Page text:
Office for National Statistics
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Study shows the changing nature of disability and people’s life opportunities
A study into disability in Great Britain has shown that even after a short period of one year, changes can be seen in whether or not people now have an impairment, compared with a year ago. Additionally, the study has shown that the barriers that people face in participating in society have changed just after a year.
The LOS is the first major survey in Great Britain to explore disability in terms of people’s experience of social participation. Adults in the survey are defined as having an impairment if they experience moderate, severe or complete difficulty within at least one area of mental or physical functioning, and if certain activities, such as walking or reading a newspaper, are limited as a result.
The Wave Two Part One report of the Life Opportunities Survey (LOS), published yesterday by the Office for National Statistics (ONS), shows that of the people with impairments a year ago, 34 per cent no longer reported an impairment a year later. In other words, just over a third of people who reported an impairment at the start of the survey have “offset” from their impairment twelve months on. On the other hand, around eight per cent of adults, or one in twelve, who did not have an impairment a year ago, reported an impairment a year later.
The study, which has been running since June 2009, is sponsored by the Department for Work and Pensions. It compares how disabled and non-disabled people participate in society in a number of areas including work; education; social participation; transport and use of public services. The survey, which interviews a random sample of households at Wave One and followed up these households a year later, aims to identify the reasons why people do not take part in these areas as much as they would like to, and explores topics such as living standards, housing, discrimination and crime.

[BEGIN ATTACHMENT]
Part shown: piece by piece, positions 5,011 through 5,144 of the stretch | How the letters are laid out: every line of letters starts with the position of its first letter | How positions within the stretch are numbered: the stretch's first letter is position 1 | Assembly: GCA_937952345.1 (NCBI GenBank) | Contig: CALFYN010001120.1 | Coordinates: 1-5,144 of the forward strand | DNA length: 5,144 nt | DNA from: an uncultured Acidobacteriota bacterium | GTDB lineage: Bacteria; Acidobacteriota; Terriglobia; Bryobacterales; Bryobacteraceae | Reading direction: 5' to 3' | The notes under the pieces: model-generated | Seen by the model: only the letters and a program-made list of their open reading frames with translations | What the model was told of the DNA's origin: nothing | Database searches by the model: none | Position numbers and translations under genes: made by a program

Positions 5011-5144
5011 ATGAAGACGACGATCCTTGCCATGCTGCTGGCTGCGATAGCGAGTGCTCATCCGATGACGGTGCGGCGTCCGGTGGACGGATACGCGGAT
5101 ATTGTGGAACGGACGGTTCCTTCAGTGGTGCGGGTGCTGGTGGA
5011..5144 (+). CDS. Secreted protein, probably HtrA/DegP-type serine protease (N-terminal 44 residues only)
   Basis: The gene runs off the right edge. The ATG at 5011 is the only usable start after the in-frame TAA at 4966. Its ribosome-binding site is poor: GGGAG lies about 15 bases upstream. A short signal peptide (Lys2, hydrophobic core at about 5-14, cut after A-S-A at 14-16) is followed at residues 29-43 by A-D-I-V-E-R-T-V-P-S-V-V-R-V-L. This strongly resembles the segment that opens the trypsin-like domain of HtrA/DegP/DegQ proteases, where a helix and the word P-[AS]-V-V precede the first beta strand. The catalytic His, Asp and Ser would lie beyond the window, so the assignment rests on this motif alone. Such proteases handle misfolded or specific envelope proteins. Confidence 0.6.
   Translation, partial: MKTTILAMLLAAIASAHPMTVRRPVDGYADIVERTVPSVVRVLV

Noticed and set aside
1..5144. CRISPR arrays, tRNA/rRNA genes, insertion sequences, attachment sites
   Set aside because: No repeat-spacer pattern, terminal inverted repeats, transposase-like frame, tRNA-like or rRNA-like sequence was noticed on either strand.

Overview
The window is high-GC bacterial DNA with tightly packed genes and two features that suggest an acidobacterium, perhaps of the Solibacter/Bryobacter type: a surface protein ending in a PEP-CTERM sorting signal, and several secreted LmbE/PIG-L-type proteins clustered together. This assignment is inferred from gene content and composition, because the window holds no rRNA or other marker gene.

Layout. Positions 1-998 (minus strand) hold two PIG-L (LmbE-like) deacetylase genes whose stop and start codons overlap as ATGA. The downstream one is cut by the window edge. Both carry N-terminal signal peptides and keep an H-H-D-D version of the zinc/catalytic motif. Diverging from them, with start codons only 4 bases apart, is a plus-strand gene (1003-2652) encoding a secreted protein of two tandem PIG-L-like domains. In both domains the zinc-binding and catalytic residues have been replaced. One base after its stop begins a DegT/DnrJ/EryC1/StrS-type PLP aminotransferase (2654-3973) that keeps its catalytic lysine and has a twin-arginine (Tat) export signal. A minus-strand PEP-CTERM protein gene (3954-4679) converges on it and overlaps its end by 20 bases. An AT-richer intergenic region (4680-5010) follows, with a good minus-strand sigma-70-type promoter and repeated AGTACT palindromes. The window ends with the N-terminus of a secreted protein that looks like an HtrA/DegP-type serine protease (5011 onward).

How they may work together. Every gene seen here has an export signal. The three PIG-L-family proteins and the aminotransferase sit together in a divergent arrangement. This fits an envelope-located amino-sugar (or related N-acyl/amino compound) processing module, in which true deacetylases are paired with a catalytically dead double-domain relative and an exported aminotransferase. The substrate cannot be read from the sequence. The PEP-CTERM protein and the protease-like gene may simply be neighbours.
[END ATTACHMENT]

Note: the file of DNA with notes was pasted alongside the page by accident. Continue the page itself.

The survey will return to interview the same people over coming years. It will help government understand how people’s lives change and help assess whether life opportunities are improving.
The key findings from Wave Two Part One (2010/12) of the report, which follows Wave One in 2009/11, show:
In general, people with impairments at both waves were more likely to report having more impairments, than those who had impairments at only one of the waves. Also, those aged 65 or over were more likely to report three or more impairments than those of working age (16-64).
The four most commonly-reported impairments by people having impairments at both waves were long-term pain (66 per cent), chronic condition (52 per cent), mobility impairment (39 per cent) and dexterity impairment (24 per cent). These four impairments were also most commonly-cited by people who had an impairment at Wave One only, or at Wave Two only.
Of the people with an impairment at Wave Two but not at Wave One, 40 per cent said they have a barrier in more life areas now than a year ago, while 33 per cent said they have a barrier in fewer life areas. In contrast, of those who have offset from impairment, 27 per cent said they have a barrier in more life areas now than a year ago, and 46 per cent said they have a barrier in fewer life areas.
Participation in leisure activities and using transport were the two most common areas in which people reported facing a barrier. This was true for all adults, regardless of their impairment status, and at both waves of survey.
For all adults with impairment at both waves, over two-thirds said that they had a barrier to work. This compares with around two-fifths of adults who have offset from impairment, or who have acquired an impairment at Wave Two.
For all working age adults (aged 16-64) with impairment at both waves, most adults remained employed (39 per cent), or economically inactive (around 46 per cent) at both waves. For working age adults who have offset from impairment, or who have acquired an impairment, most were employed at both waves (61 per cent and 62 per cent respectively). Generally, there has been little change in the economic activity status between waves for the people on the survey.
The next stage of the survey, Wave Three, began in October this year. In Wave Three people are asked to give reasons for any changes in the impairments and barriers they report. This will give us a greater understanding of the transient nature of disability, and in the kinds of “enablers” that help remove the barriers people face in their participation in society.
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